Smallpox Safe for Now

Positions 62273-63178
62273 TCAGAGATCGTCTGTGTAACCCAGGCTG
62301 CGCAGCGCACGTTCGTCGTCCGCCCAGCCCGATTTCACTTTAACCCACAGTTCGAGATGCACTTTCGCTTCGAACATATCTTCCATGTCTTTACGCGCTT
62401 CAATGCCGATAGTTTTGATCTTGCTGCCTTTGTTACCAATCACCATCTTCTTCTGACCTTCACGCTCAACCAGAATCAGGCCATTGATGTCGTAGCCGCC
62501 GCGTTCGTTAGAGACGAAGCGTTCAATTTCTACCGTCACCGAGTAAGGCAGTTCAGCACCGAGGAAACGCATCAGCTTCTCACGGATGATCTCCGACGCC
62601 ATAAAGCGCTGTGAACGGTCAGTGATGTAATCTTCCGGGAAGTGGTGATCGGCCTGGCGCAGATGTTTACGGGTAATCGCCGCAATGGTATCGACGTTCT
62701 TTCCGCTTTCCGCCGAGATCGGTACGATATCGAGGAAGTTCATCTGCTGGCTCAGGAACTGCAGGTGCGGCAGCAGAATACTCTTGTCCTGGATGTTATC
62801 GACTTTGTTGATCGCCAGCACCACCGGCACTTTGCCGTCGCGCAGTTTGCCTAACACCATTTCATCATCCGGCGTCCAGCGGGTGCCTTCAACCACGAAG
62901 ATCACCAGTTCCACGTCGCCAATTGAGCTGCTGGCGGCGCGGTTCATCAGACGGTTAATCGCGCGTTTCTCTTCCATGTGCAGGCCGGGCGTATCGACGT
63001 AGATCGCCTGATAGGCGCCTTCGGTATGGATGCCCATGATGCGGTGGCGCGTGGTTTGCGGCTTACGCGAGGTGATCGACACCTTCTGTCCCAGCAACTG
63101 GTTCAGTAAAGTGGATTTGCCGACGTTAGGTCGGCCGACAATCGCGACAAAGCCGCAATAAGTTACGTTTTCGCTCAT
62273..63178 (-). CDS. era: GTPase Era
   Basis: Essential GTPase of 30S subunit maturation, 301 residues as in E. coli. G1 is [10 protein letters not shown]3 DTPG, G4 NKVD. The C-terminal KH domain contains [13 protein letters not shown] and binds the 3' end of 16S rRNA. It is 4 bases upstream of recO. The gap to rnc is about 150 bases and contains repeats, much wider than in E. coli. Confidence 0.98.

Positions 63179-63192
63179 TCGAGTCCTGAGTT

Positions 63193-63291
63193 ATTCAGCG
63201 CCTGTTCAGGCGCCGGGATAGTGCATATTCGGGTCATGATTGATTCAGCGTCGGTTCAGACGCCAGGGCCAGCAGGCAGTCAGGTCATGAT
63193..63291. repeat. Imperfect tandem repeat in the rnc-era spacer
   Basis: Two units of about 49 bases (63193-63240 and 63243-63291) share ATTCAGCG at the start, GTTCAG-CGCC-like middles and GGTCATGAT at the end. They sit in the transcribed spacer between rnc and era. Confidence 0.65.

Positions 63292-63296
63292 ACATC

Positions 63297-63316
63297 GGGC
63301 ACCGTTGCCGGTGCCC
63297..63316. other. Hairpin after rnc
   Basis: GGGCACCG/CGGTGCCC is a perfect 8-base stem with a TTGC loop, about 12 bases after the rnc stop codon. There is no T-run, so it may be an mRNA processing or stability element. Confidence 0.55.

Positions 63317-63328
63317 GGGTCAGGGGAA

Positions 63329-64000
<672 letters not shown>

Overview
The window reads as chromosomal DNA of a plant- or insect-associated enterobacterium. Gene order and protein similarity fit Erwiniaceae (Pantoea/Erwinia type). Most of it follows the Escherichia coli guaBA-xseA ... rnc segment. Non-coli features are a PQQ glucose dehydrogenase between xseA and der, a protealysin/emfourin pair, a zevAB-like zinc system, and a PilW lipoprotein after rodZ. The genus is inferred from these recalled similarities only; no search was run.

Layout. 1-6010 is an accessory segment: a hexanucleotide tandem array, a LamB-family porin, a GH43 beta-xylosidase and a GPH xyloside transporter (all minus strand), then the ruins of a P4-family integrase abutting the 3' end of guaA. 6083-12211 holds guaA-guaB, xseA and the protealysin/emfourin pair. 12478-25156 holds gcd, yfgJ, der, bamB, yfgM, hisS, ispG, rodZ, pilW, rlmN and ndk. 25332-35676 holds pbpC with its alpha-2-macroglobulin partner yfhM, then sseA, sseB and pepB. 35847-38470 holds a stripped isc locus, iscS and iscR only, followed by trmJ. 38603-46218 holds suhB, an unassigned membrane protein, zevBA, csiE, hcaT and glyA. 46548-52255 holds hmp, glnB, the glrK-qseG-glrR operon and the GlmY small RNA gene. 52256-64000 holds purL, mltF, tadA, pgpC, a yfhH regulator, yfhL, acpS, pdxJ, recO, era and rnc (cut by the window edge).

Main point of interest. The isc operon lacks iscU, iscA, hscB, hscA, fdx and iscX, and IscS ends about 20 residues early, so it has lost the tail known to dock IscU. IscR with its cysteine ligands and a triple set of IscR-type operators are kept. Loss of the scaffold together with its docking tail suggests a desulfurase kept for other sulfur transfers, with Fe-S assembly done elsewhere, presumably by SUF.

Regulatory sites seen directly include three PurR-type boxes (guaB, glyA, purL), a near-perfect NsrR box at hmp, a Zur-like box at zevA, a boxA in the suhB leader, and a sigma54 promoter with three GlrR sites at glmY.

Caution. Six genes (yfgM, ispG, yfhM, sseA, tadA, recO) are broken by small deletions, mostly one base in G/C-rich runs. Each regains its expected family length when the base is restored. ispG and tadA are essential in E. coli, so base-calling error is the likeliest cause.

first_imgGENEVA–The World Health Organization’s (WHO’s) governing board agreed yesterday to delay destruction of the last known samples of smallpox, now kept on ice at two high-security facilities in Russia and the United States. The decision reflects a new consensus that the stocks may be needed to defend humanity against the possible use of smallpox as a bioweapon.Smallpox was eradicated in 1980, and the stocks were slated for destruction in 1993, but two developments helped persuade the WHO to delay that order. A well-placed defector revealed that the Soviet Union had amassed tons of weaponized smallpox. And in the wake of the Gulf War, United Nations weapons inspectors reported that Iraq may have sought to weaponize smallpox through research on camelpox, a close cousin that does not harm humans.The WHO board acted on a recommendation from Director-General Gro Harlem Brundtland, who based her decision on a report last month from a scientific advisory committee. In staying an execution scheduled for this December, the board handed a dramatic victory to researchers hoping to design drugs and a better vaccine. One intriguing development is a potential animal model for smallpox developed by virologist Peter Jahrling of the U.S. Army Medical Research Institute of Infectious Diseases in Fort Detrick, Maryland, and his colleagues. The model could prove important for testing drugs and vaccines.Sign up for our daily newsletterGet more great content like this delivered right to you!Country *AfghanistanAland IslandsAlbaniaAlgeriaAndorraAngolaAnguillaAntarcticaAntigua and BarbudaArgentinaArmeniaArubaAustraliaAustriaAzerbaijanBahamasBahrainBangladeshBarbadosBelarusBelgiumBelizeBeninBermudaBhutanBolivia, Plurinational State ofBonaire, Sint Eustatius and SabaBosnia and HerzegovinaBotswanaBouvet IslandBrazilBritish Indian Ocean TerritoryBrunei DarussalamBulgariaBurkina FasoBurundiCambodiaCameroonCanadaCape VerdeCayman IslandsCentral African RepublicChadChileChinaChristmas IslandCocos (Keeling) IslandsColombiaComorosCongoCongo, The Democratic Republic of theCook IslandsCosta RicaCote D’IvoireCroatiaCubaCuraçaoCyprusCzech RepublicDenmarkDjiboutiDominicaDominican RepublicEcuadorEgyptEl SalvadorEquatorial GuineaEritreaEstoniaEthiopiaFalkland Islands (Malvinas)Faroe IslandsFijiFinlandFranceFrench GuianaFrench PolynesiaFrench Southern TerritoriesGabonGambiaGeorgiaGermanyGhanaGibraltarGreeceGreenlandGrenadaGuadeloupeGuatemalaGuernseyGuineaGuinea-BissauGuyanaHaitiHeard Island and Mcdonald IslandsHoly See (Vatican City State)HondurasHong KongHungaryIcelandIndiaIndonesiaIran, Islamic Republic ofIraqIrelandIsle of ManIsraelItalyJamaicaJapanJerseyJordanKazakhstanKenyaKiribatiKorea, Democratic People’s Republic ofKorea, Republic ofKuwaitKyrgyzstanLao People’s Democratic RepublicLatviaLebanonLesothoLiberiaLibyan Arab JamahiriyaLiechtensteinLithuaniaLuxembourgMacaoMacedonia, The Former Yugoslav Republic ofMadagascarMalawiMalaysiaMaldivesMaliMaltaMartiniqueMauritaniaMauritiusMayotteMexicoMoldova, Republic ofMonacoMongoliaMontenegroMontserratMoroccoMozambiqueMyanmarNamibiaNauruNepalNetherlandsNew CaledoniaNew ZealandNicaraguaNigerNigeriaNiueNorfolk IslandNorwayOmanPakistanPalestinianPanamaPapua New GuineaParaguayPeruPhilippinesPitcairnPolandPortugalQatarReunionRomaniaRussian FederationRWANDASaint Barthélemy Saint Helena, Ascension and Tristan da CunhaSaint Kitts and NevisSaint LuciaSaint Martin (French part)Saint Pierre and MiquelonSaint Vincent and the GrenadinesSamoaSan MarinoSao Tome and PrincipeSaudi ArabiaSenegalSerbiaSeychellesSierra LeoneSingaporeSint Maarten (Dutch part)SlovakiaSloveniaSolomon IslandsSomaliaSouth AfricaSouth Georgia and the South Sandwich IslandsSouth SudanSpainSri LankaSudanSurinameSvalbard and Jan MayenSwazilandSwedenSwitzerlandSyrian Arab RepublicTaiwanTajikistanTanzania, United Republic ofThailandTimor-LesteTogoTokelauTongaTrinidad and TobagoTunisiaTurkeyTurkmenistanTurks and Caicos IslandsTuvaluUgandaUkraineUnited Arab EmiratesUnited KingdomUnited StatesUruguayUzbekistanVanuatuVenezuela, Bolivarian Republic ofVietnamVirgin Islands, BritishWallis and FutunaWestern SaharaYemenZambiaZimbabweI also wish to receive emails from AAAS/Science and Science advertisers, including information on products, services and special offers which may include but are not limited to news, careers information & upcoming events.Required fields are included by an asterisk(*)But some countries are troubled by an open-ended research effort. China, Cuba, and several other nations are expected to lobby hard for a deadline out of fear that an open-ended program increases the risk that terrorists could steal the virus or that the virus could escape in a lab accident. Observers speculate that the World Health Assembly could set a deadline of 2005 or 2006 to destroy the stocks when it meets in May.The heightened concern about bioterrorism has led some health experts to question the central tenet that stocks of any microbial killer should be destroyed once it is eradicated in the wild. That reaction concerns Jonathan Tucker, director of the Chemical and Biological Weapons Nonproliferation Program at the Monterey Institute of International Studies in Washington, D.C. “The smallpox situation sets a troubling precedent for other infectious diseases, such as polio and measles,” he says.last_img read more